Due to the collapse of an active volcano 2 million years ago, the Ngorongoro Crater was formed. It is 260 sq km and home to some of the most unique wildlife in the world. Not seen a leopard yet on your African gap year? This is your place. Camp on the crater rim (it is freezing so pack layers) and then at sunrise get your safari truck down into the crater basin and brace yourself for out-of-this-world natural beauty. Watch as herds of wildebeest stampede their way over the plains, if you're lucky you will spot the rare type of wildebeest that is only found in the crater.
Starting in Stone Town - you have to stay in one of the old spice houses and have a roof top supper - watching the sun go down over the water. Ahhh heaven. Definitely spend a few days here exploring the winding streets, crafts, museums and food markets. Utter chaos but happy, colourful chaos.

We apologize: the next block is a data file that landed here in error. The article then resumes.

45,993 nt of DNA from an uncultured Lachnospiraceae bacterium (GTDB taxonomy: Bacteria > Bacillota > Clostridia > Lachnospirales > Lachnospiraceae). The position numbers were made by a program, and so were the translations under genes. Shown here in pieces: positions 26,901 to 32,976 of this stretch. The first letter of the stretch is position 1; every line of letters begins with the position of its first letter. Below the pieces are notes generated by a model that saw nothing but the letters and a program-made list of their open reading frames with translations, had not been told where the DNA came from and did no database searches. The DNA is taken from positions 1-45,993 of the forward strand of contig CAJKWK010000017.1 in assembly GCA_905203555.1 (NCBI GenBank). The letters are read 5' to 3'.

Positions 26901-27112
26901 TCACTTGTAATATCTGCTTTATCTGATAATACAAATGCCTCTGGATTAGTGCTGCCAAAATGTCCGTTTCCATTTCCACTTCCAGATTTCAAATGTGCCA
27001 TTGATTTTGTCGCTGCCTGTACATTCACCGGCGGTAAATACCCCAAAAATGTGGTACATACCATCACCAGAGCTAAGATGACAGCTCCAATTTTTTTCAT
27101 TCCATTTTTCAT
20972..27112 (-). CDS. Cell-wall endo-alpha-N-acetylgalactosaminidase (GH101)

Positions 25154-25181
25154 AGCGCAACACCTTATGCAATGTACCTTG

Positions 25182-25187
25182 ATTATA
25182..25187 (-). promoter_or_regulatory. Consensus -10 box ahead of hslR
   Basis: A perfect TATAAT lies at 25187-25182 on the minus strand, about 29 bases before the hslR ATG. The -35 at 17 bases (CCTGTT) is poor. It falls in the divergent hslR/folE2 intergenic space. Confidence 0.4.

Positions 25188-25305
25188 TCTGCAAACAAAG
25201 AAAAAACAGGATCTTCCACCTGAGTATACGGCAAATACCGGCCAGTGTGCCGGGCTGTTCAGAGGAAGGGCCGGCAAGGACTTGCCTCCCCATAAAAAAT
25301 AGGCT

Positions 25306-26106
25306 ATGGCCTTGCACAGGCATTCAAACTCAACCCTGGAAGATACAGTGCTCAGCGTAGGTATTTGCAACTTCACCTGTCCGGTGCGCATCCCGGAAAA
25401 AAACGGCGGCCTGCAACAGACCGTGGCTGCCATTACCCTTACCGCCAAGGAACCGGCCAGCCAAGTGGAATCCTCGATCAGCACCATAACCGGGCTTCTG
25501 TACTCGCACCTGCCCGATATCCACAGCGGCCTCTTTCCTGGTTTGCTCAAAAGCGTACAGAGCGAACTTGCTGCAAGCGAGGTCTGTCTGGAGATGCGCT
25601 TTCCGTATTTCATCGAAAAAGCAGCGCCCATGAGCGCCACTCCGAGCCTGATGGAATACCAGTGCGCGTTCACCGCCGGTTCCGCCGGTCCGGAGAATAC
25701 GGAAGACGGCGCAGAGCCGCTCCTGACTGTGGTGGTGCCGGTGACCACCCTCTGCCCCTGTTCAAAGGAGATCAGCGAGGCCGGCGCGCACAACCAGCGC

When you are exhausted - it's time to explore the beaches... and a perfect circuit is the answer as the north is so different from the south. Don’t miss out on a trip to Nakupenda Beach, aka the beach of starfish, where you can go snorkeling to see these remarkable creatures. While the fishermen cook crayfish, lobster, squid and shrimp, you can relax on one of the many beach chairs with a cold drink and soak up the rays, or hire a raft and drift out to sea.
The highest mountain in Africa and Tanzania's iconic image. It can be
climbed year round but the best time is late June to October when it is
dry season. The mountain rises from farmland on the lower level to
alpine meadow and then barren lunar landscape at the peaks. The slopes
of rainforest are home to buffaloes, leopards, monkeys, elephants and
Vast savannas, mind bogglingly sunsets, acacia trees, herds of elephants stampeding through dusty desert land – this is Kenya.